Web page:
This is a more sophisticated demographic than ever—renters are far from second-class citizens, and luxury rental properties are sprouting up as proof.
Time-tested methods of advertising a rental apartment or home—a well-written, thorough description and great photography—are as critical to success as they always were. And in today’s technological world, the Internet is the best place to display all of these methods. But a website isn’t enough anymore.
Today, a multi-tiered Internet presence is critical—and key to that is the use of social media like LinkedIn, Twitter and Facebook. But doing this entails a lot more than logging on and “friending” a bunch of people.
When navigating the world of social media, the effectiveness of the end result is proportional to the care put forth both cultivating and maintaining your message.
To that end, follow these tips for successfully using social media, not only to attract renters in your target audience, but to keep them interested.
1. Emphasize any features that promote a healthier, happier lifestyle. Rather than just rattling off features of the apartment, go one step further and connect to people who want to live a better life. For instance, if your building has a gym with state-of-the-art equipment, link on Facebook to a fitness story about staying fit, or do a fitness-based Twitter post. If the rooms are particularly light-filled with floor-to-ceiling windows, link to a story about the importance of light to a healthy lifestyle. This will allow folks to associate your property with a high quality of life.
2. Connect to the community. Show your property’s connection with the world outside. If it’s in an urban area with lots of younger professionals, do a post on five great coffee bars to visit before work, or wine bars to check out after quitting time. If a standout new vintage shop opens nearby, do a post on that. Remember, people will be renting not just an apartment, but a neighborhood. Highlighting the best and brightest places in that neighborhood will enhance your value proposition big-time.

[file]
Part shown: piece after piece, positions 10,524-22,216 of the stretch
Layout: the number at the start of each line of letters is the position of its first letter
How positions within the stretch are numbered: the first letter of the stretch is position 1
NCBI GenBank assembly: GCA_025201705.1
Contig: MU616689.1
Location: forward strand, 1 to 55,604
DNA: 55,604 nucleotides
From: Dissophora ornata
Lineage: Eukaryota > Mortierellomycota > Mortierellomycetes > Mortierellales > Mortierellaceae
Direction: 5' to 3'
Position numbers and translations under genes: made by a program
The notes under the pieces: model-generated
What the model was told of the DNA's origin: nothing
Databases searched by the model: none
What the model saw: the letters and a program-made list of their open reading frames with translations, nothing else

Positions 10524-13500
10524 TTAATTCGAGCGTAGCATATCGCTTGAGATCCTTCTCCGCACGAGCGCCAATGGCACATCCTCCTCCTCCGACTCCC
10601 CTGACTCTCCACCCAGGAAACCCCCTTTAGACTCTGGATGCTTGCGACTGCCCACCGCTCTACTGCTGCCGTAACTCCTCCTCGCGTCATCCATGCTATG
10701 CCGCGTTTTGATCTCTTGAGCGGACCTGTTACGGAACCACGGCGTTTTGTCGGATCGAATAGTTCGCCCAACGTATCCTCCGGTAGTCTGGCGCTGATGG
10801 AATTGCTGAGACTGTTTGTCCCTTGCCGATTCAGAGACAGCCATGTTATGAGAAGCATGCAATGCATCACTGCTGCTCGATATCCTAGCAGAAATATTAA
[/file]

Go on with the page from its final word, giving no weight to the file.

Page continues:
3. Show that inventory. Is an apartment available? Show it via a quick link on your facebook business fan page wall or social media page. The statement can be simple: “Check out the view from a sunny one-bedroom that just opened up on the 20th floor.” But don’t opt for one of those spinning 360-degree views with a fixed camera and no sound, where it looks like the walls are caving in. In those types of videos, a large bedroom is virtually indistinguishable from a closet-sized one. Instead, consider a video featuring a quick tour, with well-focused zooms on all the important details, from a marble shower to a well-lit breakfast nook. It doesn’t have to be dramatic and Broadway-lit, but it should look professional. You don’t need multi-thousand-dollar equipment—the new Flip video camera is a good pick.
4. Appeal to the tech-savvy crowd. If a potential renter is accessing your content on Facebook and Twitter, chances are he or she does a lot online, both business and personal—including paying bills, ordering lunch and joining a variety of communities and interest groups. It’s a given that you should emphasize tech-savvy features in the rentals, from free Wi-Fi to high-security intercoms. But, more importantly, consider using social media to organize social meet-ups for residents, and even issue friendly reminders to residents like “Don’t forget, you can pay your rent online!”—even offering to enter those who do in a competition. You might ask: How does this benefit those who haven’t rented there yet? The answer is simple: They can see that there’s a community there, and if it looks enticing enough, they’ll want to join.
5. Keep your messaging true to your brand. Entertaining is one thing, “cutesy” is another. Avoid the need to be excessively jokey or colloquial; don’t fall into the trap that some marketers do, thinking all renters are twenty-something’s who are all about partying. And don’t abandon your larger marketing strategy: Though social media posts should obviously be more conversational than the tone of the building’s website or other marketing materials, they shouldn’t sound as though they’re written by an entirely different entity. If it’s an affordable property, it’s silly to mention a just-opened store nearby that sells $2,000 handbags or a great nearby restaurant that offers $28 eggs Benedict at brunch. And finally, don’t overpost. Less is more. Five weather updates a day are best left to the weatherman.
Reprint from RisMedia.com
Dan Steward is president of Pillar To Post Professional Home Inspections.